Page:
When I first started in real estate, 20 years ago, John, a seasoned agent at a firm I worked at, offered up some advice with a smile. "Listen, kid, the only thing you need to know is that sellers are yellers and buyers are liars". I was shocked. These were our clients and our fiduciary duty meant we legally owed them obedience, loyalty, disclosure, confidentiality, accounting, and reasonable care. How could we talk about them like that? I never did ask him to elaborate, though I should have because over the years I came to realize that, in a way, John was correct. Let me explain.
"Sellers are yellers"....Selling a home is a very stressful event for most people. Are they going to get a high enough price? How long is it going to take? Why is it taking so long? Why haven't they gotten any showings/offers? Is the real estate agent doing their job? There is a tremendous amount of uncertainty and potential angst. I've trained agents for about 15 years and I always include John's comment as a training lesson. The real estate agent is, for lack of better terminology, the point person in the transaction so when things go awry, as they are known to do, we feel the brunt of it. Almost every real estate agent I know has been yelled at at some point in their career by a seller. As I tell the new agents, "Don't take it personally (unless you've done something wrong). Figure out what the problem is and fix it".
"Buyers are liars"......This one isn't as clear cut. While I've had some buyers lie about things over the years (one couple even admitted they didn't give me their real names) the majority of them aren't liars, in the traditional sense of the word. There are many types of lies; white lies, lies of fabrication, deception, lies of omission, and so on. I believe this belief stems from some buyers not necessarily trusting enough the real estate agent they're working with so they don't always give the whole truth, mostly about financial information. This is also a training lesson for new agents. Many new agents have come to me after a deal has faltered and have said, "why didn't my buyer tell me....X.....?". There are always oddball deals but many times it comes down to communication, understanding, and setting expectations with buyers, before even taking them to look at a house. Every buyer should be given a buyer consultation by the real estate agent to discuss how the agent is working for that buyer and to explain that when the real estate agent is acting in an agency capacity they have certain legally mandated duties that are called fiduciary duties (I mention them above) ; confidentiality and loyalty are two of those duties. So knowledge and understanding will go a long way to help put buyers at ease.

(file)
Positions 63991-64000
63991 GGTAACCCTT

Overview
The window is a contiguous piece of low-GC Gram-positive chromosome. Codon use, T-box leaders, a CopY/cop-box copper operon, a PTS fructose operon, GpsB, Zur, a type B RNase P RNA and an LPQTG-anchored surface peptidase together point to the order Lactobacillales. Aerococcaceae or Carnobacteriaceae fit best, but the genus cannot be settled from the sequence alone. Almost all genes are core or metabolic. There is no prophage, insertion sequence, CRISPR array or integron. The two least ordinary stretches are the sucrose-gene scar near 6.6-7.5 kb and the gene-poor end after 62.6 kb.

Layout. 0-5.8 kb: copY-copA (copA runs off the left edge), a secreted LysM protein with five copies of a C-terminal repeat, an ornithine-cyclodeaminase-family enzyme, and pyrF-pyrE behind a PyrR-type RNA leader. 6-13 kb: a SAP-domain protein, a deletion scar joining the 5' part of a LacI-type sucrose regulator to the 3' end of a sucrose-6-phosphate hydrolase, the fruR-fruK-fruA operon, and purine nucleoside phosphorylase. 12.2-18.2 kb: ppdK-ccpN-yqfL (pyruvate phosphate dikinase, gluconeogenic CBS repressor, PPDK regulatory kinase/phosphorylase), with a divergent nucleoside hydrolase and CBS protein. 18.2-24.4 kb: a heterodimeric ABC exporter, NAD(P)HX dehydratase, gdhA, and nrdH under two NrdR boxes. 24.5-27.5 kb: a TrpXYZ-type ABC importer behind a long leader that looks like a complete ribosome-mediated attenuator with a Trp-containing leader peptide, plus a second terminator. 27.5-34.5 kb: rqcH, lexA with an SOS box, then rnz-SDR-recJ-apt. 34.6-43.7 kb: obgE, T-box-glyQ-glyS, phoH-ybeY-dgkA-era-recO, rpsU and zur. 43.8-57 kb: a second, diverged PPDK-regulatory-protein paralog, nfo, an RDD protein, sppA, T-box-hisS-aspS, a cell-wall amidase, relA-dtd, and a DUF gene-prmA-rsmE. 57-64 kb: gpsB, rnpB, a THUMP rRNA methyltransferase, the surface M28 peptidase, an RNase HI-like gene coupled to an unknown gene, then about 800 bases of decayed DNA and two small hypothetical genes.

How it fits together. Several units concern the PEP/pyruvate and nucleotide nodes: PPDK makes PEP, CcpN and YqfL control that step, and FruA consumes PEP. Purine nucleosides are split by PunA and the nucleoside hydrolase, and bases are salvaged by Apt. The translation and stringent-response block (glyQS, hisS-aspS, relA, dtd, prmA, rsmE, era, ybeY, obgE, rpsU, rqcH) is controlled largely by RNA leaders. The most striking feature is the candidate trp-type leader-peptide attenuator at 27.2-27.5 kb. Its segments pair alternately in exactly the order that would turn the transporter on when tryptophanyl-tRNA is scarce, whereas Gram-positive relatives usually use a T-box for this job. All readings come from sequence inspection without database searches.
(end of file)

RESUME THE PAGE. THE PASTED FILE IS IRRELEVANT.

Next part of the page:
John is no longer with us but I will always think of him fondly and thank him for his advice which helped make me a better real estate agent. Bless you, John.